The environmental conditions can also give us a prediction of the dew point gradient in the construction. This is the temperature at which air loses it’s ability to retain water vapour and is affected by the thermal and vapour transmission properties of the various layers. These are known as the “hygrothermal” properties of the materials. 

If these two lines intersect, then the airborne moisture vapour will condense into liquid water at that point. This condensation can have a range of harmful effects from mould growth to timber rot, so ensuring the element is designed to minimise or eliminate this condensation risk is critical. 

Guidance on avoiding moisture problems in buildings is detailed in BS5250, the code of practice for moisture control in buildings, which is referenced by the building regulations across the UK and Ireland. 

One solution provided in BS5250 is to provide ventilation, ensuring moisture laden air is removed before it can condense, and this can be considered the traditional approach in most cases. Today though it is not always necessary thanks to advances in both materials and assessments.

Vapour permeable construction membranes and vapour control layers can allow designers to effectively manage heat and moisture to optimise dew point and temperature gradients, while air permeable roofing membranes can permit airflow without complex ventilation openings. 

When using such approaches it’s important that a robust assessment method is in place to verify the design approach taken will be effective.

BS5250 gives two methods for determining the condensation risk, a simple steady assessment known as the Glaser method, and a more complex dynamic assessment. 

The Glaser method as detailed in EN13877 provides a quick and simple overview of the moisture transfer characteristics, but the trade off for this simplicity is that it ignores the effects of more complex factors. It also considers moisture accumulations over a simple annual cycle, potentially leading to long term issues being missed. 

To fully account for these additional factors, which also include the effects of external moisture sources and the capacity of material to store and release moisture, a more complex and dynamic approach is necessary. This dynamic assessment is detailed in EN15026, and necessitates a higher degree of assessor training, alongside a more detailed dataset for both the building and the material used.  

BS5250 details when each type of assessment of considered acceptable, but a dynamic calculation incorporating weather effects will always provide a more accurate assessment, and may allow optimisations that could not be adequately assessed using the Glaser method.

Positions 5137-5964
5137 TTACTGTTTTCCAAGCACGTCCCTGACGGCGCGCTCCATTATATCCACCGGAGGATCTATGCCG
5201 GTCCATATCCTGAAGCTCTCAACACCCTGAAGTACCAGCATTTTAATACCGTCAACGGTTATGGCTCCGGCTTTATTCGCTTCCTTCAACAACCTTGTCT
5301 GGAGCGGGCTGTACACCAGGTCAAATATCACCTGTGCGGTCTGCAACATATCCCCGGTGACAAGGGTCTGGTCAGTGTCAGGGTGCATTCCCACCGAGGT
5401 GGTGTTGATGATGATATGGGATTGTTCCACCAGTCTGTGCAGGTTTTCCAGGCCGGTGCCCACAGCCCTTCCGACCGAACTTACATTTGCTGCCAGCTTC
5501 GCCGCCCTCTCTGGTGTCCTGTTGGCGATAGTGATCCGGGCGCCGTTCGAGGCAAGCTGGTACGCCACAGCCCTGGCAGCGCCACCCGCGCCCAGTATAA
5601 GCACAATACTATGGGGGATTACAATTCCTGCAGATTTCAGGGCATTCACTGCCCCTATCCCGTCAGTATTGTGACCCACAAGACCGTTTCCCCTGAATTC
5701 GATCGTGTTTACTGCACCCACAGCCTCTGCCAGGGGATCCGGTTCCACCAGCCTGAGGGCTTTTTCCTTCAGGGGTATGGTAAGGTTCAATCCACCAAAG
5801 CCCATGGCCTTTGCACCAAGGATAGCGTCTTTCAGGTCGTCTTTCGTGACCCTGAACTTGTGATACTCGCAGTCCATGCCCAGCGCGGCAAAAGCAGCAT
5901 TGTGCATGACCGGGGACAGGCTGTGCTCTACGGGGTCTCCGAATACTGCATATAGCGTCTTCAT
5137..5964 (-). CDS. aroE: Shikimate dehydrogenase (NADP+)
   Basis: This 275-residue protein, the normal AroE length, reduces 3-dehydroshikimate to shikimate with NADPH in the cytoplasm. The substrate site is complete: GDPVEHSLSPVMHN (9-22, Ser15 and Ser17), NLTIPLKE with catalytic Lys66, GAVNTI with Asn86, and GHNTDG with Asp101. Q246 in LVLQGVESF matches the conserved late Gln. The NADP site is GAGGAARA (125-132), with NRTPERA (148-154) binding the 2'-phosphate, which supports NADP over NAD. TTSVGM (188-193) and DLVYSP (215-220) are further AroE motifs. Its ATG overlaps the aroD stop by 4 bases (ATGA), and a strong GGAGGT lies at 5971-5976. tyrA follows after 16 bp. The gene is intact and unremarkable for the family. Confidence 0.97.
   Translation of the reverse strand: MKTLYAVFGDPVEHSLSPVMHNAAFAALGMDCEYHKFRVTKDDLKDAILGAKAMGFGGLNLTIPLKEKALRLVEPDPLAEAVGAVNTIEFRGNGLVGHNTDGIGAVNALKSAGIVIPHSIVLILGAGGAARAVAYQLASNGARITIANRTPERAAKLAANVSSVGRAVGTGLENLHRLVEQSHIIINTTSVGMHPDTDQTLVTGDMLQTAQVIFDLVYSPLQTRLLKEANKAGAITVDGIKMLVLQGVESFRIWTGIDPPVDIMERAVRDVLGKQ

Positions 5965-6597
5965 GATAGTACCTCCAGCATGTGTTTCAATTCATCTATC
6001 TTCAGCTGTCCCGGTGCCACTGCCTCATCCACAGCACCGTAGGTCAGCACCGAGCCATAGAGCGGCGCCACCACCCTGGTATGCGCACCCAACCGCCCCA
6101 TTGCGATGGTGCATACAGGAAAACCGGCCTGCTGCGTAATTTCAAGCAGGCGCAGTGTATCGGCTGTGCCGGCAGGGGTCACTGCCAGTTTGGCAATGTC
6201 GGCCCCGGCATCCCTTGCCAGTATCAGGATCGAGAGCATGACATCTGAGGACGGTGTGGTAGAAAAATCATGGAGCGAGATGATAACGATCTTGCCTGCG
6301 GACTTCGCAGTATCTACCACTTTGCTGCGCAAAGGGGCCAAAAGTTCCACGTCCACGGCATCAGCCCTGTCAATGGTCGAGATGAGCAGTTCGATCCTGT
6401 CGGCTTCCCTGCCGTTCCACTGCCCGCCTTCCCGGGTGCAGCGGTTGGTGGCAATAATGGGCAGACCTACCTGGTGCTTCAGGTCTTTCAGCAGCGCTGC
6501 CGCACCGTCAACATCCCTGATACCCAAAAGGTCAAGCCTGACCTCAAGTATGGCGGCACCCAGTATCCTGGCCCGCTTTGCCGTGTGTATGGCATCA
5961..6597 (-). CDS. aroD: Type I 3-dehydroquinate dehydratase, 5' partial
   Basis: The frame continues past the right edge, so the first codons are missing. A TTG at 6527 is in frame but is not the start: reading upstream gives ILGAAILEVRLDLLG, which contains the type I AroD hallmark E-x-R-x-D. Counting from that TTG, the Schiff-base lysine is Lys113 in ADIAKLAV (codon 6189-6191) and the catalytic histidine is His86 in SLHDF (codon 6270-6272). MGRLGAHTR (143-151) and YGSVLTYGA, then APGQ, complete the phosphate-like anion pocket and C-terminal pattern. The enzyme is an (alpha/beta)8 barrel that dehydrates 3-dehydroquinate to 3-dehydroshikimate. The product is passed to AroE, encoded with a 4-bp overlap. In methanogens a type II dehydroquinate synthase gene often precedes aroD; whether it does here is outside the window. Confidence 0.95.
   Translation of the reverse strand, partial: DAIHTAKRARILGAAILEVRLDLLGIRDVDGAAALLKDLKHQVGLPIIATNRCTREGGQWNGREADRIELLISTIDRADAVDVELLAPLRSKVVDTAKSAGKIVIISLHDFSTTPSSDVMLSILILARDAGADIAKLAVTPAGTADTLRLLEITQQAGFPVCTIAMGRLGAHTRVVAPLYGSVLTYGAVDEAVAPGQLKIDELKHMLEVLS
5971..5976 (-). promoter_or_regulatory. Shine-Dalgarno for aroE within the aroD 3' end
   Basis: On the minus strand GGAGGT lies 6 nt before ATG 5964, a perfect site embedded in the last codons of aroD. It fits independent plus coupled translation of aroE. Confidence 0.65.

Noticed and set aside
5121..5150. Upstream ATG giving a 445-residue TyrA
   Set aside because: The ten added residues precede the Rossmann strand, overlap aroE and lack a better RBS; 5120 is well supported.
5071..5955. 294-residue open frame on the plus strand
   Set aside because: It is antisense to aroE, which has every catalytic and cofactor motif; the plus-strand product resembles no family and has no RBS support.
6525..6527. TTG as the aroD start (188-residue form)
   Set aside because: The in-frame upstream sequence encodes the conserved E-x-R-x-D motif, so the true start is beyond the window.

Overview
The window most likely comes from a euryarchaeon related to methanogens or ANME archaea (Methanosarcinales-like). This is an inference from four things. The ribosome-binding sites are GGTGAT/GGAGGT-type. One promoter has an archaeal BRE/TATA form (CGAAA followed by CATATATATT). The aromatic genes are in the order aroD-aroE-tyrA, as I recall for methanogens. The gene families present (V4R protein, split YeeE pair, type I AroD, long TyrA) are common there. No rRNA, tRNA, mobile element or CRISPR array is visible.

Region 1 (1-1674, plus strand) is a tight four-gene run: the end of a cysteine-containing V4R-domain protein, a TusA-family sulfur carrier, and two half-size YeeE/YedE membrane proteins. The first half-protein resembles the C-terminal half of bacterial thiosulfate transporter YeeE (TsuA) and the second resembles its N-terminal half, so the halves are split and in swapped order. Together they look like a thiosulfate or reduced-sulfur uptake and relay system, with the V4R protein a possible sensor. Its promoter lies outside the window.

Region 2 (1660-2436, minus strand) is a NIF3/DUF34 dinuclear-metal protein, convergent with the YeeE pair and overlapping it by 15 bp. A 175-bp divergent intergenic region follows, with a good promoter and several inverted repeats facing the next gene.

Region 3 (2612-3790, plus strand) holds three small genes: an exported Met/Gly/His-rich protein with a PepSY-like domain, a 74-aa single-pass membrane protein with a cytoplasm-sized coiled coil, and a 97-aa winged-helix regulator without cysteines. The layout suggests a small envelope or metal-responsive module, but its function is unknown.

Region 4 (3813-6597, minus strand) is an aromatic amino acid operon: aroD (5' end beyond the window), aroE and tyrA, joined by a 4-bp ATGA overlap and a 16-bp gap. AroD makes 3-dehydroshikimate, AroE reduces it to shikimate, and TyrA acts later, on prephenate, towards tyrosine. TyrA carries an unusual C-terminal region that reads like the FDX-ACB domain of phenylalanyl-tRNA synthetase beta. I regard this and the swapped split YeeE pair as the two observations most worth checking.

So lets now take a look at how the various modern methods of construction affect some these physical factors. By moving more and more process off sites and into more controlled factory conditions such methods allow far more precise control of manufacturing tolerances and open up a range of possibilities for optimising designs. 

A key principle underpinning modern construction is design for manufacturing and assembly, where the benefits of an understanding of the construction processes can allow the design to be tailored to work within these specific construction parameters. 

In this type of process, construction membranes of all types have an important role to play as part of a comprehensively engineered solution. 


The original “modern method of construction” is the open panel timber frame, where the structural timber frame panels are manufactured offsite, and transported to site for erection and finishing. 

These panels typically comprise loadbearing timber studs with external sheathing boards, and in most cases an external breather membrane to provide temporary weather protection during transportation and erection. 

In this type of construction the majority of additional processes such as fitting insulation, services and additional construction membranes such as vapour control layers happens onsite. This still delivers a wind and watertight envelope very quickly compared to traditional brick and block construction, but fitting insulation and services can still take significant time and require a lot of personnel on site. 


An evolution of the open panel method, closed panel timber frame moves the insulation fitting into the factory, with additional sheathing internally to protect the insulation. 

While removing the need to fit insulation on site will save some time, the more important benefit is quality of insulation installation. In this type of panel, gaps around insulation boards can be minimised and sealed,  or expanding foam installation types used to ensure the panels are inherently airtight.